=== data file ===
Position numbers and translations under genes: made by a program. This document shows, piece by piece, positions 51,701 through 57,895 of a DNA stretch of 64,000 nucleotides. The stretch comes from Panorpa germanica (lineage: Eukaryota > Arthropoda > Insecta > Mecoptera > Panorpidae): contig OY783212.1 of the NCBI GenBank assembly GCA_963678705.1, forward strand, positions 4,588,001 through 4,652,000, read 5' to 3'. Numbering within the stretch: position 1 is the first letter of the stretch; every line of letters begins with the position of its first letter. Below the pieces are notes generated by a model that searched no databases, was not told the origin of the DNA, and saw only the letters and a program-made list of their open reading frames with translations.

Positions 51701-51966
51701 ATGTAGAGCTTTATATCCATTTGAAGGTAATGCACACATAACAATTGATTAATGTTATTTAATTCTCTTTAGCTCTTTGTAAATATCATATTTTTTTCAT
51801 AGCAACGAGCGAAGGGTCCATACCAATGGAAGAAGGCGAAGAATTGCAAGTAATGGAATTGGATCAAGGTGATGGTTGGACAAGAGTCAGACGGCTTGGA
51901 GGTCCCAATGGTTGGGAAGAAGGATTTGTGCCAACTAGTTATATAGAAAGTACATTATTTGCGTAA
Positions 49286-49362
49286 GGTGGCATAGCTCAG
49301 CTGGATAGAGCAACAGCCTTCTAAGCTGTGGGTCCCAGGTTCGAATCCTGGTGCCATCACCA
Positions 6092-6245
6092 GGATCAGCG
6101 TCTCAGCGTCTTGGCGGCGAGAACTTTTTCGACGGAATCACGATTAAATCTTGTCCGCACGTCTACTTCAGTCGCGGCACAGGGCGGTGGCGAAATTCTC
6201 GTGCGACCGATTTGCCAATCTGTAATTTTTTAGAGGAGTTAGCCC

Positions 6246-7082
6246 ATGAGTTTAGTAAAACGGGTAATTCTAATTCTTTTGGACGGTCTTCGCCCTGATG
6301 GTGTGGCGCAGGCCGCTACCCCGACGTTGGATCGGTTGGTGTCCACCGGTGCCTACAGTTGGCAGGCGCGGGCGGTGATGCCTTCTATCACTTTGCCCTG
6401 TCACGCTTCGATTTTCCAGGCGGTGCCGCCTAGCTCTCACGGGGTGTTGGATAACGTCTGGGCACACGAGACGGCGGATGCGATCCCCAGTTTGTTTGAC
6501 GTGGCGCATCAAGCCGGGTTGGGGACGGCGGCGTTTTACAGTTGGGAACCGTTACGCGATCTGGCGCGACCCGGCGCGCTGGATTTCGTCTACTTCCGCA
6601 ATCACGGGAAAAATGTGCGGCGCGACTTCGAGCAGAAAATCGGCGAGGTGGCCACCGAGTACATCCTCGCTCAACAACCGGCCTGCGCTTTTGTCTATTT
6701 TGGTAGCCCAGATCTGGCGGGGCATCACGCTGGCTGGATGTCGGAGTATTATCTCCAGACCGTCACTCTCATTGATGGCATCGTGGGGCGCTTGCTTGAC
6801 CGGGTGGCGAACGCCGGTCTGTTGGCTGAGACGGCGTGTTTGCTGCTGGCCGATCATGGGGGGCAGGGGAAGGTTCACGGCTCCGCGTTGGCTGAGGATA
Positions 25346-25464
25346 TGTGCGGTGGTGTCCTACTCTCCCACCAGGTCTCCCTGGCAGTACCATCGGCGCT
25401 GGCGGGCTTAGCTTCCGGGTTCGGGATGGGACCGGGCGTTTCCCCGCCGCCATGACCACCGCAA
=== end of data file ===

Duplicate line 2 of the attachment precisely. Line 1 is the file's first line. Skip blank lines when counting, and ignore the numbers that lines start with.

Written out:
Positions 51701-51966